This album is the reason the Polaris Prize is so great. Being situated on the west coast, I find it extremely difficult to discover the albums coming out of Quebec each year. Even specifically hunting down this album (or even Karkwa’s album Les Chemins De Verre, even after it won the 2010 Polaris Prize) was a next to impossible task. Without Polaris, artists like Galaxie, Karkwa, and Malajube might otherwise fall through the cracks and go unnoticed to a large portion of this country.

I find the rest of the 2011 Short List t0 be sonically “dark” and Galaxie’s bright poppy Tigre et Diesel is a a real standout from that. (The same can be said for Hey Rosetta’s nominated album Seeds). Unfortunately I don’t see the jury voting for this one, but it was a great listen.

Seeds by Hey Rosetta!

As much as I love the album Seeds, I don’t think it’s going to take home the Polaris Prize this year. While the album shows some steps ahead for the band, I think it still sounds like the album you’d expect from Hey Rosetta! and there’s nothing really groundbreaking here. The track “Yer Spring” is amazing though, and “Bricks” is greatly under appreciated. Got take a listen to these.

Long Player Late Bloomer by Ron Sexsmith

Long Player Late Bloomer is a pretty harmless album, and it sounds like something my mom might like. I have a great respect for Ron Sexsmith, and it would be nice to see someone as hardworking as him have a major success like winning the Polaris Prize, but there’s nothing here that grabs me musically.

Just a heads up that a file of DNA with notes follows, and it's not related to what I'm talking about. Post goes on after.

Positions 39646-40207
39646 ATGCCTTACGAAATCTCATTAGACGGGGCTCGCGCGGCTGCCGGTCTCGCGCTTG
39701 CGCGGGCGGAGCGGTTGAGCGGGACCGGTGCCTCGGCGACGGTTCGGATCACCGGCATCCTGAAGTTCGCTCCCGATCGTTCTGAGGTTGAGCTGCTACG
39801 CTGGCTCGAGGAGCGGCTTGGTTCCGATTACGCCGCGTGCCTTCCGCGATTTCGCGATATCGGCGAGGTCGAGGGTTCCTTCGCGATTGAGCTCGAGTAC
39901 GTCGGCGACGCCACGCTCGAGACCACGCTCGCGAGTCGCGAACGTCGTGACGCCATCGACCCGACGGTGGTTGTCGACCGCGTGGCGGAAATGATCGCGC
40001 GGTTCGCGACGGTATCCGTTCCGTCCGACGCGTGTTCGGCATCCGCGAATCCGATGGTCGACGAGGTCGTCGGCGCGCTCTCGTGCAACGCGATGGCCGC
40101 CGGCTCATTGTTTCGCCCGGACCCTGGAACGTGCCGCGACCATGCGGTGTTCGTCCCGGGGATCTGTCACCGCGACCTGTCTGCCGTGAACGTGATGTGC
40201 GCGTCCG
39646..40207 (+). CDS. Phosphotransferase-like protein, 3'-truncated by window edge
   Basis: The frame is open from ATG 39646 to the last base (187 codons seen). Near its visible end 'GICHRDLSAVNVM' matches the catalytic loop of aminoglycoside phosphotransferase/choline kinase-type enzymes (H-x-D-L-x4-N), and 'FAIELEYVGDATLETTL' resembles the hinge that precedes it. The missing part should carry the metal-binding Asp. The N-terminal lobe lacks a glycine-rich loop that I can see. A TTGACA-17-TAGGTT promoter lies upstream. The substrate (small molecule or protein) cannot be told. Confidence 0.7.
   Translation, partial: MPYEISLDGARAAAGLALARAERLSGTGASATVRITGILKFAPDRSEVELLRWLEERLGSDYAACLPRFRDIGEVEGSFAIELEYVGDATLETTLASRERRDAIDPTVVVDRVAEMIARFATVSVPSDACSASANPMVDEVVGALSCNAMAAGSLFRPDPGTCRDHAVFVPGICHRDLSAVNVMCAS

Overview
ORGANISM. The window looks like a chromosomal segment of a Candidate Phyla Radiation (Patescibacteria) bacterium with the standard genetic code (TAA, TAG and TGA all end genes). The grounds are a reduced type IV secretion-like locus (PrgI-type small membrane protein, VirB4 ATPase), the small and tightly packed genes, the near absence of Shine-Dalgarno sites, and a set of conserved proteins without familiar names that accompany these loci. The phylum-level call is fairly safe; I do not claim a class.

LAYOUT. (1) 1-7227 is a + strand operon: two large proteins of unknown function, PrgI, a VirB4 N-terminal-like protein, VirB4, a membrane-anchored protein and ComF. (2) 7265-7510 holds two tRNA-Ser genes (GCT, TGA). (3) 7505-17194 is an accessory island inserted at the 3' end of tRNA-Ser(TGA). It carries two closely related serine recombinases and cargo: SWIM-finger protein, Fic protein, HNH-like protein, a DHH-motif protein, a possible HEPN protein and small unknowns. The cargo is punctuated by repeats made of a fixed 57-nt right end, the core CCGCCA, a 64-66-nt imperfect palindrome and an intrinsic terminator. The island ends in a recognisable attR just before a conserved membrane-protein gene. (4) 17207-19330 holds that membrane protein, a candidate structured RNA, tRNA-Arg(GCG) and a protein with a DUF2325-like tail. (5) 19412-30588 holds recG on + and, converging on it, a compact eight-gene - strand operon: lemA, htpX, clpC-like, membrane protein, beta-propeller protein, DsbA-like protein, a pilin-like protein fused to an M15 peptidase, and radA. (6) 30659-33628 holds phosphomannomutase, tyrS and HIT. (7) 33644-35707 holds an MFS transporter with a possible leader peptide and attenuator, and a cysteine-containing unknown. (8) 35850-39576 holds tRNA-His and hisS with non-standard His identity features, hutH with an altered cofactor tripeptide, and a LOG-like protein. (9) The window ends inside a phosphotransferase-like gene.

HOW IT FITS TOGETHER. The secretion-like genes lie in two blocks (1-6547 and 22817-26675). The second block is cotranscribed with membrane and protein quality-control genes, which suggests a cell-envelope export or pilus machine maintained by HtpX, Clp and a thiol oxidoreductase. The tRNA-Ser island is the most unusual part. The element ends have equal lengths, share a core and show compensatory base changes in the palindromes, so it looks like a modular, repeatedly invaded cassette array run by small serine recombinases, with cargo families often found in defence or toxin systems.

New History Warfare Vol. 2: Judges by Colin Stetson

This is another polarizing album on the Short List (har har, see what I did there?) with reviews ranging from heralding it as a masterpiece of technical genius to saying that it’s hard to “get” what people like about the sound of “mechanical whales humping”. (Yes, someone actually said that.) This is another album I wouldn’t have discovered had it not been nominated for the Polaris Prize, and I think it’s just spectacular. I can see that there is a bit of a learning curve the average listener might have to scale in order to fully appreciate this album though, and this might sway the jury to vote for something a bit more accessible.

Creep On Creepin’ On by Timber Timbre

Most seem to have brushed this album off as not having any chance to win the prize, which is too bad. I suggest that everyone goes and takes a few more listens to this one; the opening track “Bad Ritual” is kind of amazing.

House Of Balloons by The Weeknd

There’s something I don’t quite get about Abel Tesfaye, the 21 year old behind the album House Of Balloons. This album was only released online, only as a free download, and seems to have made it on the Polaris Short list largely due to influential buzz from blogs. Prior to this (Tesfaye’s debut album), he had never performed a live show. House Of Balloons actually even made it to the Short List still without seeing anything live out of Tesfaye. When he did announce his debut concert (he has performed only once more since then) it was asked that no press be in attendance and that concert goers not bring any sort of cameras or recording devices. (Clearly, people didn’t listen.) On top of that Tesfaye has declined to perform at the Polaris Prize Gala tonight. I have two theories: either this is all a childish game of playing hard to get to build hype around the release, or Tesfaye has absolutely no interest in being involved in the music scene.  Either way, the Weeknd has pretty much lost me as a potential fan. Oh, and I did (surprisingly) enjoy the album after I forced myself to listen to it, particularly the tracks “What You Need” and “Wicked Games”.